Galway farmer reversed over aunt in ‘deliberate act of murder’, jury told

Defence counsel says prosecution failed to prove beyond reasonable doubt that Michael Scott murdered Chrissie Treacy

A farmer reversed over his aunt in a “deliberate act of murder out of a sense of entitlement and for revenge”, a prosecution barrister has told the Central Criminal Court.

Delivering his closing speech to the jury, Dean Kelly SC, said that Michael Scott had told big lies, little lies and enormous lies about his relationship with Chrissie Treacy (76) in the lead-up to her death and about how her decision to partition 140 acres of land they jointly owned would impact his business.

There was also, he said, evidence that Mr Scott had made “clear and direct threats” to do harm to Ms Treacy.

Before Ms Treacy was struck by an agricultural teleporter driven by the accused, Mr Kelly said she was “there to be seen” in the yard beside her home either standing still or moving “exceptionally slowly” due to her age and ill-health.


Mr Scott (58), of Gortanumera, Portumna, Co Galway, has pleaded not guilty to murdering Ms Treacy outside her home in Derryhiney, Portumna on April 27th, 2018.

The prosecution case is that Mr Scott deliberately reversed over Ms Treacy but his lawyers have told the court that her death was a tragic accident.

Mr Kelly showed the jury photographs taken from inside the teleporter cabin which, he said, showed that Ms Treacy, wearing her light blue cardigan, would have been visible through the rear window.

The account given by Mr Scott, in which he said that he was reversing the teleporter but did not see Ms Treacy, was “self-serving, dishonest, nonsense,” Mr Kelly said.

Counsel pointed to what he called the “geometric precision” with which the teleporter ran over Ms Treacy from her right toe to her extended left hand, “crushing everything in its path” including her organs and pelvis.

“Imagine the precision of that,” he said. “How unfortunate would you have to be for that to happen by accident?”

He added: “This was a deliberate act of murder out of a sense of entitlement and revenge.”

Failed to prove

In his closing speech, Mr Scott’s counsel Paul Greene SC said the defence evidence regarding how Ms Treacy died was more persuasive than that of the prosecution. He said it raised a reasonable possibility that her death was accidental and that “in any event the prosecution has failed to prove its case” to the standard of beyond a reasonable doubt.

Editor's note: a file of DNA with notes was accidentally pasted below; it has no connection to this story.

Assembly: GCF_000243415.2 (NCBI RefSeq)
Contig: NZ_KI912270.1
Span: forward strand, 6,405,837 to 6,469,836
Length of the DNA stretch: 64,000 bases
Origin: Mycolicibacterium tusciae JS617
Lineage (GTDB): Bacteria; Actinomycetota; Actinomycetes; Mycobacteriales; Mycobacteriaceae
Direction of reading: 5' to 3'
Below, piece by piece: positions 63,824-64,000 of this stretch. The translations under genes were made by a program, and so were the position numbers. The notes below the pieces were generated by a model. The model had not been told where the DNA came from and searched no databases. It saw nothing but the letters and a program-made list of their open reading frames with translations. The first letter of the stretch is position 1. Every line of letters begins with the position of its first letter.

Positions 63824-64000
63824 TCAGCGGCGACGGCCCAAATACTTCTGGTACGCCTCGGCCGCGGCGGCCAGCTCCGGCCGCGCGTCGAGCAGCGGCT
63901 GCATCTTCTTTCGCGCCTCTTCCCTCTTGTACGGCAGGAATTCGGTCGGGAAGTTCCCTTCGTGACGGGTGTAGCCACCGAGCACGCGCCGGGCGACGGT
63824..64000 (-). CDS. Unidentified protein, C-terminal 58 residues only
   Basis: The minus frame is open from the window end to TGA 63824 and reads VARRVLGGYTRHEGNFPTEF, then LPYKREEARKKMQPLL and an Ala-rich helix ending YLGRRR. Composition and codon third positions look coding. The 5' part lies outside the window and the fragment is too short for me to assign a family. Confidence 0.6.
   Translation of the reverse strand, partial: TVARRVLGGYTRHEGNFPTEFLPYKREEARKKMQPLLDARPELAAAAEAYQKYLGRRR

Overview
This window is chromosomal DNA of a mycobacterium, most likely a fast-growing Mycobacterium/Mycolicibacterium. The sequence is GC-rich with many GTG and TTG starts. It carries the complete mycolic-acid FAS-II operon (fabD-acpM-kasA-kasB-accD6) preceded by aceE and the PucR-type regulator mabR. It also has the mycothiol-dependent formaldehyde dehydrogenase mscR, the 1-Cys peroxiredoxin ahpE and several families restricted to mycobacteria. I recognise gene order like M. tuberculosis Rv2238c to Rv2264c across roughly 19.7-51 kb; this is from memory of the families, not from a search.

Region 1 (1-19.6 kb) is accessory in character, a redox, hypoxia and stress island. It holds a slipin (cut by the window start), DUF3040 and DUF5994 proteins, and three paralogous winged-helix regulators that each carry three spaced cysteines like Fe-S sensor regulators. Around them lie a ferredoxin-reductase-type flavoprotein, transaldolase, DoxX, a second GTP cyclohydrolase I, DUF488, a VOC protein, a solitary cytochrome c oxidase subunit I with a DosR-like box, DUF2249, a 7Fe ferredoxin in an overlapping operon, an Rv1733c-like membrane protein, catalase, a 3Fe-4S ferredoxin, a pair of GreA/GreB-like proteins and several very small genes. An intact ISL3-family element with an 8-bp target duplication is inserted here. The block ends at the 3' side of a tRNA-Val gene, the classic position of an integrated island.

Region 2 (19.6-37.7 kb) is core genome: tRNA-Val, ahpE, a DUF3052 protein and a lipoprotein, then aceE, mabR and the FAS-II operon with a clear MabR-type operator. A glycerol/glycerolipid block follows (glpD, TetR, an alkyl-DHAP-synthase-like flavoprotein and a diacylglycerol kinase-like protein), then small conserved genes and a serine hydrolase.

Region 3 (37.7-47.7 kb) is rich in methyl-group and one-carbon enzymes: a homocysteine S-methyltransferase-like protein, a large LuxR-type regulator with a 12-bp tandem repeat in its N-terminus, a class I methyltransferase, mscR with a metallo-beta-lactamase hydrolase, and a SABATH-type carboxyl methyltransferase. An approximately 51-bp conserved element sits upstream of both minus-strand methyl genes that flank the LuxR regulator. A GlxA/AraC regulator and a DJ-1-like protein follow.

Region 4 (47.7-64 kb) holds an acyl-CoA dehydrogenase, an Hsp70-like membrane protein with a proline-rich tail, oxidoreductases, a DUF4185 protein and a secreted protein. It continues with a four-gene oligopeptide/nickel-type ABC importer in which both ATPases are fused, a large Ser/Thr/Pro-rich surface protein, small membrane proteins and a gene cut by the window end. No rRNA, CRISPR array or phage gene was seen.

He asked the jury not to look at the case from the perspective that Mr Scott is a “monstrous person” but to approach the evidence coldly and without fear nor favour. He said that the important thing in the case is what Mr Scott was thinking and what his intention was when Ms Treacy died.

The prosecution, he said, had gone through Mr Scott’s account, called him a liar and went back into his history to say he is “not a nice guy” and “you should convict him of murder because of what happened on April 27th″.

He said this approach was “not an illegitimate exercise” but brought into “sharp relief what is missing in the prosecution case”.

He said the prosecution had relied on evidence that suggested the accused was “self-pitying, was whingeing and was unkind, yes, to his aunt Chrissie”.

“I respectfully suggest to you that no matter how monstrous that behaviour is, it doesn’t go to what you are about in any meaningful way.”

The evidence, he said, was brought by the prosecution to suggest that Mr Scott had a reason to kill his aunt but, counsel added: “It begs the question, why didn’t he act sooner?”

Ms Justice Caroline Biggs will deliver her charge to the 15-person jury on Wednesday. Following her charge, three jury members will be selected by lottery and discharged before the other 12 begin their deliberations.